Hackers Are Holding Disney's New 'Pirates of the Caribbean' Film Ransom

Pirates of the Caribbean: Dead Men Tell No Tales
"Pirates of the Caribbean: Dead Men Tell No Tales" stars Johnny Depp. A copy of the film was stolen by a movie pirate who threatened to leak it unless Disney paid a ransom fee. Disney Enterprises, Inc.

In meta movie piracy news, the latest unreleased film targeted by online hackers is Disney's upcoming Pirates of the Caribbean: Dead Men Tell No Tales.

Hackers have reportedly obtained a copy of the fifth instalment in Johnny Depp-fronted franchise and threatened to leak it in 20-minute instalments unless they receive an undisclosed ransom fee.

According to The Hollywood Reporter, Disney CEO Bob Iger revealed the hack and ransom attempt in a town hall meeting with employees in New York City Monday, but he did not divulge which film was compromised. Deadline later reported it is the new Pirates movie, due to open in theaters May 26.

Iger reportedly told employees that the movie pirates behind the theft are demanding an sum to be paid via Bitcoin. The hackers are threatening to first release five minutes of footage, and then 20 minutes at a time, until their financial demands are met.

But Disney is refusing to pay a ransom fee and has contacted federal authorities, both THR and Deadline report.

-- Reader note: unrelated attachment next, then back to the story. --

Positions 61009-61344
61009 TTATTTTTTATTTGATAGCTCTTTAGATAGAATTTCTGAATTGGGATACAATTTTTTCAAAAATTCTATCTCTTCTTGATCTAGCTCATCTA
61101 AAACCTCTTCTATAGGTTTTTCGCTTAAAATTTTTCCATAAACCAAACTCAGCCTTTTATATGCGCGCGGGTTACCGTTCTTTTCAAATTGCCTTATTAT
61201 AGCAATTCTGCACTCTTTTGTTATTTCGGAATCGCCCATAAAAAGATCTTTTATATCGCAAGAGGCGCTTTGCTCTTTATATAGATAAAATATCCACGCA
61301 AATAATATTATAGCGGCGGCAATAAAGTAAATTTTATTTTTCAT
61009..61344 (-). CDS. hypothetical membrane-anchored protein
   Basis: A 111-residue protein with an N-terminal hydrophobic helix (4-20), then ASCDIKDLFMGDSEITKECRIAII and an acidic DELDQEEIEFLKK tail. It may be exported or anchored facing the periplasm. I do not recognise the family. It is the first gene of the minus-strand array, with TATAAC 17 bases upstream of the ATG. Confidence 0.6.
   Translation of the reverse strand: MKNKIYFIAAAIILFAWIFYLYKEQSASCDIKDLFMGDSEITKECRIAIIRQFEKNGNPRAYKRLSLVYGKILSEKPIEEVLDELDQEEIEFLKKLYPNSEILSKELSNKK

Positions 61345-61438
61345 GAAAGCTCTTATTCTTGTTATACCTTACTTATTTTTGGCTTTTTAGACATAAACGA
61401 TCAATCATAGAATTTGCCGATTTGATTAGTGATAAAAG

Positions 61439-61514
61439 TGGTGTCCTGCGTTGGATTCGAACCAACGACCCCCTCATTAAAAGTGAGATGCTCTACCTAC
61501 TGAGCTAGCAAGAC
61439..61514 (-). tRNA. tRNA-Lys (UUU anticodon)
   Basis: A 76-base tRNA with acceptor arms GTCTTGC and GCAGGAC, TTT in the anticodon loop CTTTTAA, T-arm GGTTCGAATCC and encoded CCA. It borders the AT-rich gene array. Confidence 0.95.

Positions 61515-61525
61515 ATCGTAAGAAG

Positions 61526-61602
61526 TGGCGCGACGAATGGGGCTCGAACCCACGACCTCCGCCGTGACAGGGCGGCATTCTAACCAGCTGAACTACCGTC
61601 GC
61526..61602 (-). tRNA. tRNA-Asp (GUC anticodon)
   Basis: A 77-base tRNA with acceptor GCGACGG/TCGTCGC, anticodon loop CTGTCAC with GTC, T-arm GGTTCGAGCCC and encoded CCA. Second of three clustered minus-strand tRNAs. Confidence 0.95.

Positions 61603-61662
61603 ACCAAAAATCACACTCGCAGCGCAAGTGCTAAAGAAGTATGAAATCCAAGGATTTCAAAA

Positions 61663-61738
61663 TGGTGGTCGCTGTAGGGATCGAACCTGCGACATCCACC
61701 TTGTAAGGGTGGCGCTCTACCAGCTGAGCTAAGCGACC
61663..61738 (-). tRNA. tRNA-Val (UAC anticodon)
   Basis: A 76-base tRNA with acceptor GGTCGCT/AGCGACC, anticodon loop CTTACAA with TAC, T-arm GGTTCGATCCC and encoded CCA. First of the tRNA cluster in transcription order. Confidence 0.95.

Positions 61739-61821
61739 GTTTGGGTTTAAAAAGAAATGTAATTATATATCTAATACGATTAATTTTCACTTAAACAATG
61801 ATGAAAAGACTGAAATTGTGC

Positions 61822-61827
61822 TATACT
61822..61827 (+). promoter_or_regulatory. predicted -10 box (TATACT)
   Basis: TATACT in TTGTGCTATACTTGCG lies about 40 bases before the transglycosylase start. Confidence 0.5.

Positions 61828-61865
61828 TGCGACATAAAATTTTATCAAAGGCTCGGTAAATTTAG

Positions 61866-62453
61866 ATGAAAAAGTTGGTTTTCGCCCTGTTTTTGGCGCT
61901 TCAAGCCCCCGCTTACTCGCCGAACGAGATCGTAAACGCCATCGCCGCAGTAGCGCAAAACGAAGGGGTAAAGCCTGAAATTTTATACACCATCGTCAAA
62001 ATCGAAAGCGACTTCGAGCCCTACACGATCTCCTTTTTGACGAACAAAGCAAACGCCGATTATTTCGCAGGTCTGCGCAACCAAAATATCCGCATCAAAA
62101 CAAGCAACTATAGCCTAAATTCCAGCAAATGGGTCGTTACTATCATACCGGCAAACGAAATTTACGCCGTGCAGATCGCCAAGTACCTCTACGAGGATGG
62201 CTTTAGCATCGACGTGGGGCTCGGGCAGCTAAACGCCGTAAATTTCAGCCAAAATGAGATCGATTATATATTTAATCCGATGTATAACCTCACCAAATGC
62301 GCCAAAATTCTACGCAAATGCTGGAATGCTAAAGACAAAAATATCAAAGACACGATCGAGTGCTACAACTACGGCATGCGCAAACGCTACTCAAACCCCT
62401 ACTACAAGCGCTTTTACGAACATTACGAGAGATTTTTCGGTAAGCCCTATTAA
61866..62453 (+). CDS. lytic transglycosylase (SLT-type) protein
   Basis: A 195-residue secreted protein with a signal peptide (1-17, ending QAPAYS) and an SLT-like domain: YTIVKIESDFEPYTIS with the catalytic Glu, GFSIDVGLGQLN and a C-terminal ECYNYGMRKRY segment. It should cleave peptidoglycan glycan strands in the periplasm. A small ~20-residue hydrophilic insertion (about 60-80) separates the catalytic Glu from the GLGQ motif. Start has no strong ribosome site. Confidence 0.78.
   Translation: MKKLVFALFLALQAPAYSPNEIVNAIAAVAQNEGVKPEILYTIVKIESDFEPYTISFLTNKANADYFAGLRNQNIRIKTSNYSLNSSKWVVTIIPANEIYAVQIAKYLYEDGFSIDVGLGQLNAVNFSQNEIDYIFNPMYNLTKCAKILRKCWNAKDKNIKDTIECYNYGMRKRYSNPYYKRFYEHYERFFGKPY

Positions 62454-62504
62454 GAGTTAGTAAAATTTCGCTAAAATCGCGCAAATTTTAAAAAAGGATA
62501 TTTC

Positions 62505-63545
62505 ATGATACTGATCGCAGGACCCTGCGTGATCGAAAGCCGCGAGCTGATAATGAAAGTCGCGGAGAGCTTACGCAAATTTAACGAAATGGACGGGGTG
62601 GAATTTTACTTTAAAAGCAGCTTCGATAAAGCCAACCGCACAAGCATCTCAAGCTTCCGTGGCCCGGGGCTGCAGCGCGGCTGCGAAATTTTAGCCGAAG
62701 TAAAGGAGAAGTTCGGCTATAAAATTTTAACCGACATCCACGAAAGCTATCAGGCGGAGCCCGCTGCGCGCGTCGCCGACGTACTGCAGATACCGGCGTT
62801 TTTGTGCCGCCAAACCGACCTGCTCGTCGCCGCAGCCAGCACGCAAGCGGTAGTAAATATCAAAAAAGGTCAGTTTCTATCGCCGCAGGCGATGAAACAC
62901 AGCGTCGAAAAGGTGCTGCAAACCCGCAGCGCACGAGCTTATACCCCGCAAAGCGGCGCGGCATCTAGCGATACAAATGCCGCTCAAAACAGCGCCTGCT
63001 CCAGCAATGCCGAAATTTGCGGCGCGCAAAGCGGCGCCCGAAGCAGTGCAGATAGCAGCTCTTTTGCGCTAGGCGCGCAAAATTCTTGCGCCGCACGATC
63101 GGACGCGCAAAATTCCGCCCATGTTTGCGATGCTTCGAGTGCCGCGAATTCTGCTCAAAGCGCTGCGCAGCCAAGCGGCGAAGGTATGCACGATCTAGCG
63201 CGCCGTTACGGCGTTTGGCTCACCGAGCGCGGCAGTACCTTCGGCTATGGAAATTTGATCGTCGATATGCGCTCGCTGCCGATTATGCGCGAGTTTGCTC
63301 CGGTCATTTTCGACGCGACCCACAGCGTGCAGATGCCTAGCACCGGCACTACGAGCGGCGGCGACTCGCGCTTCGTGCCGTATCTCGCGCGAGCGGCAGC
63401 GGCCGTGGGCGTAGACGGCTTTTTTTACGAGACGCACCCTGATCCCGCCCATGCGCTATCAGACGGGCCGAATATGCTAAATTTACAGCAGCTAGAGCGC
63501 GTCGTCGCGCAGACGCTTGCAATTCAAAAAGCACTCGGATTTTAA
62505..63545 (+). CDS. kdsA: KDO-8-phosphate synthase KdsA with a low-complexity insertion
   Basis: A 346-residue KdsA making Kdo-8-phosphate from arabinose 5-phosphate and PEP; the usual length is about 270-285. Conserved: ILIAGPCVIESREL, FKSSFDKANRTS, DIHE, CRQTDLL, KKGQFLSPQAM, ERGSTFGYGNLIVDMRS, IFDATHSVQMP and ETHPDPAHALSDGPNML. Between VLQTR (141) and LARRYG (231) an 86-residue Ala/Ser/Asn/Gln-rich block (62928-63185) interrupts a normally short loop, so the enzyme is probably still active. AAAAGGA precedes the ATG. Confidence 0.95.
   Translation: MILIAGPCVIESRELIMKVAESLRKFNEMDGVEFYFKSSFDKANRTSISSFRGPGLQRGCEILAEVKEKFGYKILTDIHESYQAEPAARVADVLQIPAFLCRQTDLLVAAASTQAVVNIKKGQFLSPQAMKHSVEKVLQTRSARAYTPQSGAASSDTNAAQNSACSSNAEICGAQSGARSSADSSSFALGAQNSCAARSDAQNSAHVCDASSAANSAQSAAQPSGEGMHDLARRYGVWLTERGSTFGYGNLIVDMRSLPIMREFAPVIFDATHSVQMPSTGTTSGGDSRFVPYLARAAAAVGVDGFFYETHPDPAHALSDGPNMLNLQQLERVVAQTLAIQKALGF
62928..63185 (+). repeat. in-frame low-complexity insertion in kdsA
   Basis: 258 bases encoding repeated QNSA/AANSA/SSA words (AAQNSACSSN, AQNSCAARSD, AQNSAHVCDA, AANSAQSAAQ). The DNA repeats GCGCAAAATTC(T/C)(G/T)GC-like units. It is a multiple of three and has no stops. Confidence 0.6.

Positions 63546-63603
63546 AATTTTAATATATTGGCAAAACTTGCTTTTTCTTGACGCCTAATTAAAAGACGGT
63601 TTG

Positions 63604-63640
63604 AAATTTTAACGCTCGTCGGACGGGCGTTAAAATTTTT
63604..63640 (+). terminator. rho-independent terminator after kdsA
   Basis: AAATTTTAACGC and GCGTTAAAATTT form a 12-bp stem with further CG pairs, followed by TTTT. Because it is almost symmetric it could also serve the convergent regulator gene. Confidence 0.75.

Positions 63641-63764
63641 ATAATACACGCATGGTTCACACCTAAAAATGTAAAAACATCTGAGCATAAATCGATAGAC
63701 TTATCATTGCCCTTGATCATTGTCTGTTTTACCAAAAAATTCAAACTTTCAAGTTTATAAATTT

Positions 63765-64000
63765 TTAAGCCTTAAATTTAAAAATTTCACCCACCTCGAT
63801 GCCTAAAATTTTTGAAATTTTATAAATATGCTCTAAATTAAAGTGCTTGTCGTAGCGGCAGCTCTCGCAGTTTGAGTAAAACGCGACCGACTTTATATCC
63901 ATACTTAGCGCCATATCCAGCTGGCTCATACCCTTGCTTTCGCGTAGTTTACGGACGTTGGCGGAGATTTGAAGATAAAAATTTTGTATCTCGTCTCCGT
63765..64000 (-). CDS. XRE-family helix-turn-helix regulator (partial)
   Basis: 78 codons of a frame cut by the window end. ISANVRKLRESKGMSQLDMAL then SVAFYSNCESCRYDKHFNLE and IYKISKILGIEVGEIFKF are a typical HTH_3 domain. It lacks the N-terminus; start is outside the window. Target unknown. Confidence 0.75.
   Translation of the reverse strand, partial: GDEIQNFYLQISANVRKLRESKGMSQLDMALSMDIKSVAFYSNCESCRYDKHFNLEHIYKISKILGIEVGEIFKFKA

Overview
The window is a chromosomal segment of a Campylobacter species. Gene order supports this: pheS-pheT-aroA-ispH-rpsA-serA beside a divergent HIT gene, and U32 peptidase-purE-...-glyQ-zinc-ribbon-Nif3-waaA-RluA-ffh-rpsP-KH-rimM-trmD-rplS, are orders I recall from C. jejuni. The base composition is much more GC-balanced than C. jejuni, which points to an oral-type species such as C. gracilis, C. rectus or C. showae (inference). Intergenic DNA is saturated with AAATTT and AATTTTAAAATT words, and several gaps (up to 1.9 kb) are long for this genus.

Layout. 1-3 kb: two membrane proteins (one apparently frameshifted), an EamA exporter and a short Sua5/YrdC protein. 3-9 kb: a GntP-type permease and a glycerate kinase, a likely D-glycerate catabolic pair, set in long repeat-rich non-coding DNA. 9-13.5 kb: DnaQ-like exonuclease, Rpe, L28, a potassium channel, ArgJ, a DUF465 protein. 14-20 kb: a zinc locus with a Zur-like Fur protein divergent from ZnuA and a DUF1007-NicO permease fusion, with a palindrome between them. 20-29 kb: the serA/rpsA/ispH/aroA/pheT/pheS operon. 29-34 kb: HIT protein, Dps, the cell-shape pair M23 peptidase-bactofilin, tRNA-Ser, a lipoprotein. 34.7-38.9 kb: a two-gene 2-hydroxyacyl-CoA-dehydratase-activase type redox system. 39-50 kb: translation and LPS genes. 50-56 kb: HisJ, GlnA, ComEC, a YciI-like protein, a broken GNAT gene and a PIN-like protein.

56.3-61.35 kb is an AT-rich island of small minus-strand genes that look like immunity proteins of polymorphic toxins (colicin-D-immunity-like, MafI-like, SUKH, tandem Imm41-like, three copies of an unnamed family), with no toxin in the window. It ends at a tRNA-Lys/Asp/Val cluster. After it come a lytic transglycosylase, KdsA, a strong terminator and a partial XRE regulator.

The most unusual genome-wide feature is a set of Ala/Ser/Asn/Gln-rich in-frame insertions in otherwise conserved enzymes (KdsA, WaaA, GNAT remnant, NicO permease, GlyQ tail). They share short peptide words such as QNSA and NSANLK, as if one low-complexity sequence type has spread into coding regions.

The latest Pirates film marks the return of Depp to his famous role as pirate Captain Jack Sparrow. The cast also includes Orlando Bloom, Keira Knightley, Javier Bardem and Geoffrey Rush.

The franchise launched in 2003 and is incredibly lucrative for Disney. The previous four films have generated $3.72 billion for the company.

Disney's piracy dilemma follows a similar situation at Netflix in April when a hacker going by the pseudonym "thedarkoverlord" gained access to 10 episodes of the new season of Orange is the New Black , which is not due to premiere until June 9, and held them for ransom.

Netflix said the hack occurred when a "production vendor used by several major TV studios had its security compromised."

Ten episodes of the show's fifth season were leaked online when Netflix refused to meet ransom demands.